By Catherine Ferland
Holt Journal staff reporter
In 1945 the United States celebrated its victory and the end of World War II, one of the deadliest wars in world history. Seventy years later, only 855,070 of the original 16 million American servicemen remain.
It is estimated that around 500 American World War II veterans die each day. With each passing day, the nation loses witnesses to its history.
This struck a chord with C.J. Davis, the Delhi Township supervisor, who said that he wanted to honor the remaining local veterans by documenting their stories.
“These guys are going to be gone in the next ten years,” he said. “It was hugely important that I do this.”
Seventeen veterans sat down with Davis for on-camera interviews. A lighting kit and a professional camera was set up in the corner of a multipurpose room in the Sam Corey Senior Center in Holt. The veterans sat in a stuffed chair in front of American flags. But this wasn’t a stuffy television interview. The veterans chatted with Davis as if they were telling stories in their own homes.
“These men know him and are comfortable with him,” Sandi Vestrand, a member of the Holt Community Connect team, said, smiling. “Some were reluctant, but we have some that won’t shut up.”
Davis worked with Vestrand to help honor the veterans during the summer of 2015. Davis asked Vestrand to find all of the World War II veterans in the area. Through newspaper advertisements and word-of-mouth, Vestrand was able to make a list of local veterans. The list wasn’t limited to just Holt residents. “If you’re local, you were included,” she said.
The men were invited to be parade marshals, complete with military salute, for the Holt Hometown Festival in August of 2015. They were also honored with certificates of appreciation and invited to a panel discussion where they shared their stories with the community.
But Davis decided that this wasn’t enough to honor “these little old men that saved the world.” He teamed up with the newly founded Holt-Delhi Historical Society to make a documentary of the men’s stories. The Historical Society will play the documentary in their facility and sell DVDs of the interviews.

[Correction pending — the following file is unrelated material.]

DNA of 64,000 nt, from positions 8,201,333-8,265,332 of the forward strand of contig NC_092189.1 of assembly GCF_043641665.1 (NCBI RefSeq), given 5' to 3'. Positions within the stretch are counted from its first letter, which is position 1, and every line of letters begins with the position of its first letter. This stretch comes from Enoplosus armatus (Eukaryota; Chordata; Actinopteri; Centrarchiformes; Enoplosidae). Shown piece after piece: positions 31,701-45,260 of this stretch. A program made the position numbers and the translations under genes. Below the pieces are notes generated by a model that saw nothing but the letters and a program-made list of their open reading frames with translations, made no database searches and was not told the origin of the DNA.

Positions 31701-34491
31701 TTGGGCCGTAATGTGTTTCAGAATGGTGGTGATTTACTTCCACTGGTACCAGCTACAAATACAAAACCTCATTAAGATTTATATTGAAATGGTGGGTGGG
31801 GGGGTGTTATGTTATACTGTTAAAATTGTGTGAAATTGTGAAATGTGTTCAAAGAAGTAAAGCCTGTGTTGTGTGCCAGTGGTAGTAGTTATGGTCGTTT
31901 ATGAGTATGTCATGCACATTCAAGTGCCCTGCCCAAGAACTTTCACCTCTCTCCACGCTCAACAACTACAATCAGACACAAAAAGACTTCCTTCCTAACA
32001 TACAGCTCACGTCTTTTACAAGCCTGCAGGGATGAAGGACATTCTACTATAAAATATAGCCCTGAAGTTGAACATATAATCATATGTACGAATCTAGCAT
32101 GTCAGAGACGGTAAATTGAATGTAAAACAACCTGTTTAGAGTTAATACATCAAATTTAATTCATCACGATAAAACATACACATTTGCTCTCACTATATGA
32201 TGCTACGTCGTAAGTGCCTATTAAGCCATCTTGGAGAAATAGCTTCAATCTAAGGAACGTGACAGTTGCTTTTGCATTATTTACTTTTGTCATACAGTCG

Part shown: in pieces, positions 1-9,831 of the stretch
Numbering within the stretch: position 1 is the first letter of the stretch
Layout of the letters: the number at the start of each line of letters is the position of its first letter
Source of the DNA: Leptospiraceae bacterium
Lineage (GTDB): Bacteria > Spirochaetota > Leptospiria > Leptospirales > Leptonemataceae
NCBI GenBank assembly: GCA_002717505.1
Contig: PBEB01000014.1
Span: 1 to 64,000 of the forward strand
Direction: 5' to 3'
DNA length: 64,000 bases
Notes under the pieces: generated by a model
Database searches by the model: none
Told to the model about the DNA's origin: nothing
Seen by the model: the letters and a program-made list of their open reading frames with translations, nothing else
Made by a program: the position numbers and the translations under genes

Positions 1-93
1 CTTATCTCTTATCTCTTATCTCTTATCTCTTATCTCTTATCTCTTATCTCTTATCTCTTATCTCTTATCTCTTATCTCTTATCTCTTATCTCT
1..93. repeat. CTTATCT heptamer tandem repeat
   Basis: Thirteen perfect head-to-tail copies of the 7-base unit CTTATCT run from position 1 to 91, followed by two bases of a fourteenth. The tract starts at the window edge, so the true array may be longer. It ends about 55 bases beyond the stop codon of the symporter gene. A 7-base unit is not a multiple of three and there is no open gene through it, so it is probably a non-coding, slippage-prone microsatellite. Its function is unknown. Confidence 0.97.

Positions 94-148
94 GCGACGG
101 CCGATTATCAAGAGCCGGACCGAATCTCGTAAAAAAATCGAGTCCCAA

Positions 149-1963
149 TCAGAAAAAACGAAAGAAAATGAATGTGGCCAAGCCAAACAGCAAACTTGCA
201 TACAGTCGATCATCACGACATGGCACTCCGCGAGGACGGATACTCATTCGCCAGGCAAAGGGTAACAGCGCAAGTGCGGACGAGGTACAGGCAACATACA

“Everyone of them is so grateful for the attention,” Vestrand said. “No one has ever honored them like Holt has.”
But Holt resident Dale Balch wasn’t as eager to share his war story.
“I’m only doing it for my daughter,” he said. “I’m not looking for anything to glorify what I had to do. I only did what I had to do.”
He was just a 17-year-old Lansing resident when he enlisted in the Navy.
“I jumped at the chance,” he said, recalling how his strict upbringing made him eager to explore the world. He shared stories about impromptu flying and landing lessons from nervous pilots and the high level of discipline that he lived under for four years.
“You might go in a know-it-all punk kid, but it doesn’t take too long to figure out you can’t be a know-it-all punk kid,” he said. “Someone else is telling you what to do now.”
Balch laughed while telling Davis his stories about his life, but was reserved when asked about his combat stories.
“There are things that you might now believe if I told you,” he said. “I can’t even believe them.”
One of the oldest veterans honored by Holt this year was 98-year-old Holt resident Gilbert Holmes who was an officer in the Army in the Pacific theater.
“It’s a pleasure and an honor to be interviewed and I appreciate the attention given to me as a veteran,” Holmes said. “I’ve been separated since 1975 and nothing like this has ever happened before.”
It’s been 70 years since the war ended and many organizations around Michigan have honored the thousands of Michiganders who served. Those who are interested can search for local World War II veterans by their region, name or branch of service. If anyone knows of a World War II veteran that isn’t being honored, they can enter their names into the database.
Davis said that he wishes that more could be done for the veterans. “Every community in our state and in our nation should be doing the same thing,” he said.